“Novelists work the same field in which Christians pray, believe and obey, plowing and sowing and harvesting all the interconnections of ordinary lives. This statement by John Updike supports my conviction that the novel is an essential component in spiritual reading: ‘Fiction is nothing less than the subtlest instrument for self-examination and self-display that mankind has invented yet. Psychology and X-rays bring up some portentous shadows, and demographics and stroboscopic photography do some fine breakdowns, but for the full parfum and effluvia of being human, for feathery ambiguity and rank facticity, for the air and the iron, fire and spirit of our daily moral adventure there is nothing like fiction: it makes sociology look priggish, history problematical, the film media two-dimensional, and the National Enquirer as silly as last week’s cereal box….In fiction, everything that searchers for the important tend to leave out is left in.” (Take & Read: Spiritual Reading, An Annotated List by Eugene Peterson, pp. 48)
Honestly, I’m pretty tired of all the ministry and self-help books (and by self-help I mean pastoral care, therapy stuff) that seem to be saying the same thing over and over again. It’s hard to tell them apart at times. It’s almost as if people are just rushing the books out to get published before the material becomes irrelevant. Before you think I’m being too harsh, let me say that I probably buy more ministry and self-help books than a lot of people. And many of them are super helpful.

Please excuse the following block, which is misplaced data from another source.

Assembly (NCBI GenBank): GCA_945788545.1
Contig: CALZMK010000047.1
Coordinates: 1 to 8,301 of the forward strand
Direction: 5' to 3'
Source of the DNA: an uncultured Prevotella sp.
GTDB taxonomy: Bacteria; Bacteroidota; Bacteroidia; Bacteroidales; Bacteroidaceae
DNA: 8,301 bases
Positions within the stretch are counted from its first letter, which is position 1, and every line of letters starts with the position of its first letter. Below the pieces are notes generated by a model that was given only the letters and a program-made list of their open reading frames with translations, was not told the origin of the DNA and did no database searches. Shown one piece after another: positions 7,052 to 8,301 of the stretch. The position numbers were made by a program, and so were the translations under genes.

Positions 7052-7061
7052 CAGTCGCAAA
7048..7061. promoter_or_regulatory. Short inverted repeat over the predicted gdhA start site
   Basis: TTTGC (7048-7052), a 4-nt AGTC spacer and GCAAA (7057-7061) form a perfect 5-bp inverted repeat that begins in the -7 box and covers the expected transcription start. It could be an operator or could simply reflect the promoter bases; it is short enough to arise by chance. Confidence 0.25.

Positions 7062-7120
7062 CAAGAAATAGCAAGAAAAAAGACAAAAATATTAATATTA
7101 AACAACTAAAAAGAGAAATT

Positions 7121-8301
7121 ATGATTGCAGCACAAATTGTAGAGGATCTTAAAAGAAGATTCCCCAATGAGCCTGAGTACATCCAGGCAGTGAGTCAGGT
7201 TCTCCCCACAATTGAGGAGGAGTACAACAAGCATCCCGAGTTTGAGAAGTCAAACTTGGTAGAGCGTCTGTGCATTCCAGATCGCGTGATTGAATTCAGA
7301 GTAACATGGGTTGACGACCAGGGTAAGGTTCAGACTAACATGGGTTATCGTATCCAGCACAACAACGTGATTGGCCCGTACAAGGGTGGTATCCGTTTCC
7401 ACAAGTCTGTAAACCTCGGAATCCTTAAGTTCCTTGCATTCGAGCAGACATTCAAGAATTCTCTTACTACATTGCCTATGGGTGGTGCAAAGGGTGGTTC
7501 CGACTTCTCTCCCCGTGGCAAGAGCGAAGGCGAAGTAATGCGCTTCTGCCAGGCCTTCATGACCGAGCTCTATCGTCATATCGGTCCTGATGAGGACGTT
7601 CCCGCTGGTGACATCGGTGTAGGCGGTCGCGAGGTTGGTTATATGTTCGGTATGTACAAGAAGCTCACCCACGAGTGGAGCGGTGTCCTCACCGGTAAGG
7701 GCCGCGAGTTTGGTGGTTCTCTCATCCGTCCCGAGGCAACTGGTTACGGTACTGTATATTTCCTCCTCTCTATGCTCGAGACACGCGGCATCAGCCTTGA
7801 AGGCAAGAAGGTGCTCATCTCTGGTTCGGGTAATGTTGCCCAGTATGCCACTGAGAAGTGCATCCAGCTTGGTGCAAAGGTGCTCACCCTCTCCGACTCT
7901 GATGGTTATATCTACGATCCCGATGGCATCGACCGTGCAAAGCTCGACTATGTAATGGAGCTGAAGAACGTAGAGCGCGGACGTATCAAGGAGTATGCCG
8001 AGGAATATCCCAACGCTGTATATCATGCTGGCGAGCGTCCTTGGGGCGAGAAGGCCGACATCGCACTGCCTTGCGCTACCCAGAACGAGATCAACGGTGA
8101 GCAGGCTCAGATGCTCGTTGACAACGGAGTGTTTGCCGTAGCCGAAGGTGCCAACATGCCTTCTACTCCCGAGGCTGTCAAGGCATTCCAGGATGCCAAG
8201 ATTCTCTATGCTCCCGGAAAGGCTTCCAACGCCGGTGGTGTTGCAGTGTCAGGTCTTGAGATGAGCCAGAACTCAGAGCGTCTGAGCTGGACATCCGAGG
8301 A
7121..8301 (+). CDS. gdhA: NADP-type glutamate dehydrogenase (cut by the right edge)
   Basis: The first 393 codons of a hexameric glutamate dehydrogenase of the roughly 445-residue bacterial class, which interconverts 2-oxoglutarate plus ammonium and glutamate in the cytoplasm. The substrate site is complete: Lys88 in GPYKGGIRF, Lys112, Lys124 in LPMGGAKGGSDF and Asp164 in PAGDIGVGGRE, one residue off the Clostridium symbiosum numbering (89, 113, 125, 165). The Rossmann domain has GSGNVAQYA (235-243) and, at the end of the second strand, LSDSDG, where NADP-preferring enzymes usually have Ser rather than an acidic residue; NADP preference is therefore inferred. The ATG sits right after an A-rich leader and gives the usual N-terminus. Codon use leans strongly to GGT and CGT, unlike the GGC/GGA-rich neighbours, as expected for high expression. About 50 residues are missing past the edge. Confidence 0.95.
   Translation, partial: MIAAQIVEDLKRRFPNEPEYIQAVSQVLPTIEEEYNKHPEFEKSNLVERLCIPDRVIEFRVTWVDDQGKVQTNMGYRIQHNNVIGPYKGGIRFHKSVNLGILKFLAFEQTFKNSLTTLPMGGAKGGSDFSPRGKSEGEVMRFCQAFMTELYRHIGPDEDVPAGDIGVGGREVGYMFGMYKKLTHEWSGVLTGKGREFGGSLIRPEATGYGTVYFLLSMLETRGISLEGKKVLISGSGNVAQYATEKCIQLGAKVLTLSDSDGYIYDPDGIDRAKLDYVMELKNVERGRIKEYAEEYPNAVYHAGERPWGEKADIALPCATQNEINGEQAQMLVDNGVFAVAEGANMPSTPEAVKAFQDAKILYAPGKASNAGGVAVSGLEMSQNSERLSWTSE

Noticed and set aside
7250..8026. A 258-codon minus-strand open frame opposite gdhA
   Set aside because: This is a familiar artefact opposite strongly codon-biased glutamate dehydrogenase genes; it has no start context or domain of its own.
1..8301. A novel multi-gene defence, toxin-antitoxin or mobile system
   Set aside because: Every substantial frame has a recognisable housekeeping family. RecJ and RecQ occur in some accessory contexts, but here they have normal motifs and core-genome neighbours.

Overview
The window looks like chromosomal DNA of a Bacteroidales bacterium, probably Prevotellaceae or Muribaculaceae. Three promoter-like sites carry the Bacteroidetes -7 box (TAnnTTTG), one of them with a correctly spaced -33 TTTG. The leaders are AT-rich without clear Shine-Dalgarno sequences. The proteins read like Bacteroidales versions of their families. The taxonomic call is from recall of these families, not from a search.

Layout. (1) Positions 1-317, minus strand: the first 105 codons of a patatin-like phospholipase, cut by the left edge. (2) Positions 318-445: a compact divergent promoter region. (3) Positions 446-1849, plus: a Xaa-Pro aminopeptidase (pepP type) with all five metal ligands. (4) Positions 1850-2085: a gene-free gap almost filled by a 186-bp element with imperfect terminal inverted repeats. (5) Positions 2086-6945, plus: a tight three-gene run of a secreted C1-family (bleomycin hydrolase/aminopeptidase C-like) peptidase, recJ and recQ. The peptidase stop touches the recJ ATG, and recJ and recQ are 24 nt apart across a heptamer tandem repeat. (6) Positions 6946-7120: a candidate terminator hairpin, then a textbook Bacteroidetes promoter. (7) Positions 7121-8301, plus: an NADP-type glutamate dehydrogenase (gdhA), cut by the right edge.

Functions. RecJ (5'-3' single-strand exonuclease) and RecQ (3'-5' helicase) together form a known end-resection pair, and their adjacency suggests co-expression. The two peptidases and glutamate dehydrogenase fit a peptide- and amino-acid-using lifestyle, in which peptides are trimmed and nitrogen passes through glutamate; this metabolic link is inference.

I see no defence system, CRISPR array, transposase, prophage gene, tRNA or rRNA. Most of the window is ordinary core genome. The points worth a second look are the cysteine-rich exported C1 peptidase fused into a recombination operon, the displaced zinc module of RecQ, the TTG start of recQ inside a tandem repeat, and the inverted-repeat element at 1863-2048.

But what I find missing in a lot of these books is a sense of imagination and narrative. Something that pulls me into what is being said, and isn’t simply reliant upon 7 steps to this, or 3 steps to this.
I have always loved novels, but I have been going back to them more and more frequently. I try to average about 2-3 novels a month, and I find myself re-reading some of them 5, 6 and 7 times over. And I’m going back and reading and re-reading the classics (and there are lots of lists).
The problem with steps is that we don’t know what to do when the formula doesn’t work. Steps don’t take into account the nuances of life and the dynamics of human interaction.
One of the things that I have found very fascinating is that I am about to complete my second reading of Susan Howatch’s Starbridge Series — 6 novels, over 2,500 pages of small print. Some of the novels I have read 7 times. And what is fascinating is that no reading is the same. Characters are constantly changing as I pick up different nuances, and as I enter into the various perspectives of the multiple narrators.
They are teaching me more about human nature. More about ministry. More about therapy. More about redemption. More about grace. Than any ministry or self-help books I have read.
So you don’t have to give up on your ministry and self-help books, but put them down for a season, and pick up a novel. Let a novel transform your thinking, your life, your relationships, and watch the power that will have on your ministry and therapeutic work.